4.2 Aggregate Demand

© 1999-2020, Douglas A.Ruby (06-10-2020)

Aggregate demand is a measure the ability to spend or a level of expenditure used to command varying quantities of goods and services at different price levels. This concept is a measure of purchasing power such that when prices increase (at the overall price level) with a given level of nominal income, fewer goods or services can be purchased.

In understanding the behavior of aggregate demand we must take a close look at its individual components:

Nominal Income = (Ct + It + Gt + NXt)

For a given level of nominal expenditure, an inverse relationship exists between the price level 'P' and Real Income 'YR'. Aggregate demand represents this inverse relationship between the price level and a given level of purchasing power in an economy.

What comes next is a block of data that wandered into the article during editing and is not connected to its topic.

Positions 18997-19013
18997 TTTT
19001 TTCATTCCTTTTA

AD: {Pt × YRealt = Ct + It + Gt + NXt}


YRealt = YtNominal/Pt
Aggregate Demand

Any factor that affects consumption, investment, government, or export-import expenditure will translate into a change in nominal expenditure and, at an existing price level, a change in purchasing power. These factors may include changes in interest rates, exchange rates, wealth, taxes, public spending, expectations, or monetary policy targets. All can lead to inward shifts (smaller nominal expenditure) or outward shifts (larger nominal expenditure) of the aggregate demand curve. These shifts models change in the ability to spend in the aggregate economy.

Concepts for Review:

Top of page related: Macroeconomic Policy previous: Income Determination Macroeconomic Theory
© 1999-2020, Douglas A.Ruby (05-20-2020)